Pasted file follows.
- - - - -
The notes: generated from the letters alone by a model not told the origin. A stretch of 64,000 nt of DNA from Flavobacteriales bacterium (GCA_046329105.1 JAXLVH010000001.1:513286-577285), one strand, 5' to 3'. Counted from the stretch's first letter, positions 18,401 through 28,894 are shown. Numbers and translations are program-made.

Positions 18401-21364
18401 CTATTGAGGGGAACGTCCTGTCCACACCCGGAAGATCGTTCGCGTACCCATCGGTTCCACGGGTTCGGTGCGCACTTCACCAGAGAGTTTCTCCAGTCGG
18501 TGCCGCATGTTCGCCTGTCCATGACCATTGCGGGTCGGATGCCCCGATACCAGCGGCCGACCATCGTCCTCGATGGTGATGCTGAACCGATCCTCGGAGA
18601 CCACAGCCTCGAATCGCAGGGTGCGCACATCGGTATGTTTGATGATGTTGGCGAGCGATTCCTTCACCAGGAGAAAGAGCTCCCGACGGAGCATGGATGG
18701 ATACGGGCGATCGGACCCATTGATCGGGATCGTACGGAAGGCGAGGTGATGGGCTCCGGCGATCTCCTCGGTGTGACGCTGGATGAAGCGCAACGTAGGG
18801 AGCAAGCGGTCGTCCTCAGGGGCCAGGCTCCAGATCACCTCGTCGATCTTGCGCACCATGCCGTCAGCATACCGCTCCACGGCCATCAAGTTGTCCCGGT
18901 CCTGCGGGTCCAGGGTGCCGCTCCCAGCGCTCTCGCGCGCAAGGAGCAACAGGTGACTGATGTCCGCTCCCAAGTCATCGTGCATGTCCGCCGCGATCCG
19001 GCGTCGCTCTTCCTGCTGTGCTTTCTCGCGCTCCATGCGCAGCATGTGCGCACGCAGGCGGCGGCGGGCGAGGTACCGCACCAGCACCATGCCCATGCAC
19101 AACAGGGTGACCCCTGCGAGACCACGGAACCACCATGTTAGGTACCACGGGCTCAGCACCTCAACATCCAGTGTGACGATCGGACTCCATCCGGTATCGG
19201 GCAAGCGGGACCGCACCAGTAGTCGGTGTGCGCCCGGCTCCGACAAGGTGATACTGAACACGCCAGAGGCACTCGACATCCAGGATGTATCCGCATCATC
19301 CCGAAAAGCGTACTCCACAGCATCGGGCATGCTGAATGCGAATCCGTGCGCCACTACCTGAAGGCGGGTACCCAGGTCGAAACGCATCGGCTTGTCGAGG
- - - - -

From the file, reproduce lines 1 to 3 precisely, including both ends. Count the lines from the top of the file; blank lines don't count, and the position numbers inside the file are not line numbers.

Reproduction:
The notes: generated from the letters alone by a model not told the origin. A stretch of 64,000 nt of DNA from Flavobacteriales bacterium (GCA_046329105.1 JAXLVH010000001.1:513286-577285), one strand, 5' to 3'. Counted from the stretch's first letter, positions 18,401 through 28,894 are shown. Numbers and translations are program-made.

Positions 18401-21364
18401 CTATTGAGGGGAACGTCCTGTCCACACCCGGAAGATCGTTCGCGTACCCATCGGTTCCACGGGTTCGGTGCGCACTTCACCAGAGAGTTTCTCCAGTCGG